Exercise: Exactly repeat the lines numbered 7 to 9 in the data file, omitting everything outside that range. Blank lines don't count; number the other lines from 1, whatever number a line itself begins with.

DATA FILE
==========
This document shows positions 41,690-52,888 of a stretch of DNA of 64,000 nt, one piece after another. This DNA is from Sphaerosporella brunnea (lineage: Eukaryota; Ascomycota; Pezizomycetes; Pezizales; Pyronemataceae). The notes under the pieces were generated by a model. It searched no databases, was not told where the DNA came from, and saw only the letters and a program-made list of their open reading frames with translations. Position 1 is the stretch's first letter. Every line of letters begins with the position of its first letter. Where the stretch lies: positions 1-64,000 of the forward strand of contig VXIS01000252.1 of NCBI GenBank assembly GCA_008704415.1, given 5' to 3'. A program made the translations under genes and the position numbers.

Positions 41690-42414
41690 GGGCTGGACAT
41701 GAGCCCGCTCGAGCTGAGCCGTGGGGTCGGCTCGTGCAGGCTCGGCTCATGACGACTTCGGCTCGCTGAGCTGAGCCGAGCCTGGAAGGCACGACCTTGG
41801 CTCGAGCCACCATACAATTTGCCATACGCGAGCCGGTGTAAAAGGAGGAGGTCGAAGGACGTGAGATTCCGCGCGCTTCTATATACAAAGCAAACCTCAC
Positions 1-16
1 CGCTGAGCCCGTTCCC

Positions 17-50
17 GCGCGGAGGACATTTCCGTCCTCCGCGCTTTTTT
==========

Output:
1 CGCTGAGCCCGTTCCC

Positions 17-50
17 GCGCGGAGGACATTTCCGTCCTCCGCGCTTTTTT